He who pays the piper calls the tune. A guide to the research funding landscape in Denmark
Where does it come from? The money that pays for research in Denmark. Some of it is allocated by politicians every year. Some of it by foundations, public and private. In this series of articles, Omnibus guides you through the research funding landscape in Denmark.
The money to finance research comes from a variety of sources. At the most general level, we can distinguish between funding from public and private sources. To take public sources first, this is what’s known as the ‘public research budget’. In other words, taxpayer’s money that’s spent on research. The three types of public research funding in Denmark are national (state), regional and municipal.
Here we’ll be focussing on national funding. The amount of money earmarked for research is decided by the Danish Parliament each autumn when the Finance Act for the coming year is adopted. In recent years, politicians have appropriated about 16 billion kroner annually for research.
About half of government research funding is disbursed as basic funding to the universities – in other words, funding the universities are free to allocate as they see fit. While eight billion kroner might sound like a lot, in reality far from all of this money can be spent on research. What’s more, some of this basic funding is tied to a co-financing requirement: it’s conditional on researchers receiving grants from private foundations. For example, if a foundation like Novo Nordisk grants 5 million kroner to a research project at AU, some of AU’s basic funding may be spent on financing materials, maintaining equipment and staff for the project.
While it’s difficult to get a clear sense of what proportion of basic funding is spent in this way, Senior Researcher Kaare Aagard from the Danish Centre for Studies in Research and Research Policy estimates – based on what he characterises as a very rough estimate – that at least half of basic funding goes to a variety of costs other than independent research projects initiated by researchers. This means we’re down to about four billion. And that’s far from enough to finance all research.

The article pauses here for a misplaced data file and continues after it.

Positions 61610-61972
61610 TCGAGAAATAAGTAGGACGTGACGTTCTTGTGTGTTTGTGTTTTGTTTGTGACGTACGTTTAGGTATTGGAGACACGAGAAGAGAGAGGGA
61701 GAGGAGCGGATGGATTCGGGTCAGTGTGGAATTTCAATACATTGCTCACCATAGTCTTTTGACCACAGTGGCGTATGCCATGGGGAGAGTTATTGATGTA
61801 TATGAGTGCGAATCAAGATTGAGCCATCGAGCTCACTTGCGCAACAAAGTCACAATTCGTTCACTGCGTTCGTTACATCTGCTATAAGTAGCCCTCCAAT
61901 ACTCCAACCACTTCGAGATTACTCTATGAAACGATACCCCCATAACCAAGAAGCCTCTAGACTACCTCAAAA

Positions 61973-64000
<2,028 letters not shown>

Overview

Public foundation grants
For this reason, researchers are increasingly forced to look for other sources of funding for their research projects. This brings us to the other half of government funding – in other words, the remaining eight billion kroner. While this pool of funding is used to finance a wide variety of purposes, what’s known as competitive funding is most relevant here. In Denmark, competitive public funding for research is available from two sources: Independent Research Fund Denmark and Innovation Fund Denmark.
If you’re a researcher interested in getting funding from these foundations, you can write and submit a grant proposal describing your research project. A council or board at the fund decides which research projects are awarded support. This means that you compete with other researchers at Danish universities who want funding for their projects.
This competition for funding has increasingly come to characterise the research landscape over the last decade. According to the research statistics, more and more of Danish universities’ funding is accounted for by sources other than basic funding, which means they must be acquired from other sources, for example the foundations. Whereas about half of the Danish universities’ budgets are comprised of basic funding today, in 2006 the proportion was over two-thirds.